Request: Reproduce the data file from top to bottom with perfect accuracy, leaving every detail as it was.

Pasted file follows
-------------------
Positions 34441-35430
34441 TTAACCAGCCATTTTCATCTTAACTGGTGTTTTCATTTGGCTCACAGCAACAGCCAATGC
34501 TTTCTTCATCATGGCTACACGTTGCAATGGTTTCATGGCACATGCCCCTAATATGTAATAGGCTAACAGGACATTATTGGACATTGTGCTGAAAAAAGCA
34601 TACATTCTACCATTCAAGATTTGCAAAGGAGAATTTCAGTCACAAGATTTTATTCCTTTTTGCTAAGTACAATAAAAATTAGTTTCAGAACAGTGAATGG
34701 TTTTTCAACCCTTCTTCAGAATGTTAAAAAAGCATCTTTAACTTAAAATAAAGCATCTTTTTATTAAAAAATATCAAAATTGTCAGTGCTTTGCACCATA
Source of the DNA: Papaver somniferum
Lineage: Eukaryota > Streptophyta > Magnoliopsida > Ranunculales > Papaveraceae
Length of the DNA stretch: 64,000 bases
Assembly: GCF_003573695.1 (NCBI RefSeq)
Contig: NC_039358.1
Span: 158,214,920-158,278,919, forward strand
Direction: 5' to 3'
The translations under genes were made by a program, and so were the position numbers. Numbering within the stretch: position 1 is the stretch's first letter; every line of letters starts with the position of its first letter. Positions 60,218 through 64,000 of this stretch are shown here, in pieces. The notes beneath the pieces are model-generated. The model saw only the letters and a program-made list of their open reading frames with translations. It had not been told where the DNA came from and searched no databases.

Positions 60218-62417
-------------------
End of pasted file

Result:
Positions 34441-35430
34441 TTAACCAGCCATTTTCATCTTAACTGGTGTTTTCATTTGGCTCACAGCAACAGCCAATGC
34501 TTTCTTCATCATGGCTACACGTTGCAATGGTTTCATGGCACATGCCCCTAATATGTAATAGGCTAACAGGACATTATTGGACATTGTGCTGAAAAAAGCA
34601 TACATTCTACCATTCAAGATTTGCAAAGGAGAATTTCAGTCACAAGATTTTATTCCTTTTTGCTAAGTACAATAAAAATTAGTTTCAGAACAGTGAATGG
34701 TTTTTCAACCCTTCTTCAGAATGTTAAAAAAGCATCTTTAACTTAAAATAAAGCATCTTTTTATTAAAAAATATCAAAATTGTCAGTGCTTTGCACCATA
Source of the DNA: Papaver somniferum
Lineage: Eukaryota > Streptophyta > Magnoliopsida > Ranunculales > Papaveraceae
Length of the DNA stretch: 64,000 bases
Assembly: GCF_003573695.1 (NCBI RefSeq)
Contig: NC_039358.1
Span: 158,214,920-158,278,919, forward strand
Direction: 5' to 3'
The translations under genes were made by a program, and so were the position numbers. Numbering within the stretch: position 1 is the stretch's first letter; every line of letters starts with the position of its first letter. Positions 60,218 through 64,000 of this stretch are shown here, in pieces. The notes beneath the pieces are model-generated. The model saw only the letters and a program-made list of their open reading frames with translations. It had not been told where the DNA came from and searched no databases.

Positions 60218-62417